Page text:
Faculty Guide for Interdisciplinary Learning Communities
Interdisciplinary learning communities are created when two or three courses are offered together for the same cohort of students by faculty who design and/or team teach the connected classes. Learning communities restructure the curriculum to increase both the intellectual and social interactions for students and faculty, students and peers, and faculty and colleagues.
The information in this guide should provide you with some basic considerations for beginning learning community (LC) work. However, successful LCs result from the creativity of individual faculty teams and student participants. The guidelines presented herein are meant to convey the minimal expectations that learning community practitioners have found meaningful during years of practice.
Student Outcomes for Learning Communities at De Anza
After participating in an interdisciplinary learning community, students should be better able to:
Essential Characteristics of Learning Communities
Planning Checklist for Faculty Teams
Some alternative pedagogies have been chosen, such as:
Instructor meetings are planned:
Visitations from student services counselors (3 recommended, 1 the first or second week) are planned for the quarter.
Assessment is planned:
Interdisciplinary: An approach to the curriculum that connects areas of specialization or disciplines in order to reflect on a problem, develop thematic inquiry, or demonstrate the interconnections between fields of study.
Problem Based Learning: A teaching pedagogy that focuses on central questions and problems. Carefully designed problems demand the use of critical thinking, group participation, and self-directed learning strategies for their solutions.
Collaborative Learning: A pedagogical approach in which structured learning activities dependent on group deliberations are created. The approach attempts to transfer power to the learner, promote group problem solving, and improve the social skills of participants.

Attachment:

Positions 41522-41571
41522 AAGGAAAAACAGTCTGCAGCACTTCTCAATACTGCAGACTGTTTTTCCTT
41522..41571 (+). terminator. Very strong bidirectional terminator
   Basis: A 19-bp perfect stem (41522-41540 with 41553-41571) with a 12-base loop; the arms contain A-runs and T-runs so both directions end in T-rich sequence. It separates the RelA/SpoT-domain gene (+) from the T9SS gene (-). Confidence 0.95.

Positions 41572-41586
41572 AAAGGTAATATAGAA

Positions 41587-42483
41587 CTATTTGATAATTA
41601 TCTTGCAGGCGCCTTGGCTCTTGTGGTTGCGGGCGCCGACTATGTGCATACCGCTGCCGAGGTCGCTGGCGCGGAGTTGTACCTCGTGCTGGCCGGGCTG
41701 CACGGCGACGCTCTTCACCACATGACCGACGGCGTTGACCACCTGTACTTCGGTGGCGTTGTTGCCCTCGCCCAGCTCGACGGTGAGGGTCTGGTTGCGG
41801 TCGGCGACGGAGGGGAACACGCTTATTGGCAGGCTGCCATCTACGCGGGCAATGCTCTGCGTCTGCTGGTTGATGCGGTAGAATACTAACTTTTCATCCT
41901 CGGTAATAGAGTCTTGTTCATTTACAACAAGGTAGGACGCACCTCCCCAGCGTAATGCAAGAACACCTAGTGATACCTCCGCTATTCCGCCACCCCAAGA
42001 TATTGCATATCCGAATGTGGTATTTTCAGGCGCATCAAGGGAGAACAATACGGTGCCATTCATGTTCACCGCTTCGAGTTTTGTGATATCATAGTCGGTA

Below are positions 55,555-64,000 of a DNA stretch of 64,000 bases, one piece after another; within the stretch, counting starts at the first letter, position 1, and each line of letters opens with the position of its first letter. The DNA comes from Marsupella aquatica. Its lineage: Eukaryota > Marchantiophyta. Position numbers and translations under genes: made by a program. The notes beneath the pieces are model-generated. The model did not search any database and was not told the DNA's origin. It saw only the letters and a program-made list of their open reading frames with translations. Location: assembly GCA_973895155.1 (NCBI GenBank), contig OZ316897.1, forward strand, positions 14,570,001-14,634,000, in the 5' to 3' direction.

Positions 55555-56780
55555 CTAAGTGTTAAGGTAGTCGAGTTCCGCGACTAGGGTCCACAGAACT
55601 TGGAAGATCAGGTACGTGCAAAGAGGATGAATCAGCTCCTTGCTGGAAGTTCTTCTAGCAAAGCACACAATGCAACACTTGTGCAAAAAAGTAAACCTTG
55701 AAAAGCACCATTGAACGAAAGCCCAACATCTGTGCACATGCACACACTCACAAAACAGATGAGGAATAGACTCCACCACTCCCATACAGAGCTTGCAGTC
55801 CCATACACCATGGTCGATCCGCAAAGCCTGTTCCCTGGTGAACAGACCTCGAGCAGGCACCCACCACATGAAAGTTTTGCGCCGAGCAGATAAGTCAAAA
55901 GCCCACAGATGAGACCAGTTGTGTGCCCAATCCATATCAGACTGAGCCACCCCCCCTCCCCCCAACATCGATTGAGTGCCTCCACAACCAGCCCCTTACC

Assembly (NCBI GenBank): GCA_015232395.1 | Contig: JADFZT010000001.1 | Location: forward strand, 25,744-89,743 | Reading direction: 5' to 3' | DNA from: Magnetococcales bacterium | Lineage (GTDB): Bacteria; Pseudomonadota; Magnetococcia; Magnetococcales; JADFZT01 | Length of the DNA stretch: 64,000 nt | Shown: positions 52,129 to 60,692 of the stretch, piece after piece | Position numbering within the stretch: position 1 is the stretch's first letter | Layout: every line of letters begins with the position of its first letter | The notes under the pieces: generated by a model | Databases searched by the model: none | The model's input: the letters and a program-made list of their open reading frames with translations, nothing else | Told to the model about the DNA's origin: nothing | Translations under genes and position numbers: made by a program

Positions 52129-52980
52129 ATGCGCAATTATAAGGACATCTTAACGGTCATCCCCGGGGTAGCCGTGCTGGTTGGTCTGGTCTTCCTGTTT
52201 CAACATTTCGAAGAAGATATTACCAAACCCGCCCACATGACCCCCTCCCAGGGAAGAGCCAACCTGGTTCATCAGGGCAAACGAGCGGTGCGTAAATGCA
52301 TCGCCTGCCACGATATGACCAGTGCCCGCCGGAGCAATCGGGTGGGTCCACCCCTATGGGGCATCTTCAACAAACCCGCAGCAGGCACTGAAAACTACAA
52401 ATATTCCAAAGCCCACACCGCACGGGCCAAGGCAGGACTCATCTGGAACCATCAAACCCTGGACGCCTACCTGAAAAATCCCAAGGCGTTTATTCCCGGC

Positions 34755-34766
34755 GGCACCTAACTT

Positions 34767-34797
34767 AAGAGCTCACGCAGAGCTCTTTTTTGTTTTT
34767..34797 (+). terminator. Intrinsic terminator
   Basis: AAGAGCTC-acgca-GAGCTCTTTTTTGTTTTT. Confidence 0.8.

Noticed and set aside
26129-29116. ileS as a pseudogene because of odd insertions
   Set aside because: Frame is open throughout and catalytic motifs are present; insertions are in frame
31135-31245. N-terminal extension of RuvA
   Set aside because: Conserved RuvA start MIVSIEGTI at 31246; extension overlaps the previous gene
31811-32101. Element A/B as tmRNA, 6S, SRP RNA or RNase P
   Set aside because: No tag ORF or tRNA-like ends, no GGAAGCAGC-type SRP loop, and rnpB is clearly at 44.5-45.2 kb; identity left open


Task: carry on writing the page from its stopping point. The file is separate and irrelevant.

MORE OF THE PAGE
Experiential /Active Learning: Any approach that facilitates student learning through active participation, such as engagement in problem solving groups, participation in the creative arts, field trips, or lab experimentation.
Service Learning: An experiential learning method in which students assist (usually non-profit) agencies as volunteers. Theory and practice are thus joined to facilitate learning. Valuable organizations profit through the work of motivated volunteers, and authentic examples enable the faculty to make curriculum meaningful.
SGIF: Small Group Instructional Feedback is an assessment tool. An external consultant, such as the Staff and Organizational Development Director, facilitates an open discussion during which students assess the strengths of the class and suggest improvements.
CATS: Classroom Assessment Techniques are a group of quick, easily implemented assessment strategies used by faculty members at various points in the progression of a course to determine the successes and problems of a learning experience.
Team Teaching: A classroom approach in which more than one member of the faculty is responsible for the learning. Generally, "team" teaching implies that all members of the team are simultaneously present in the classroom, although responsibilities will shift between members during the course of the class.
Learning in Communities
Contact: Matt Abrahams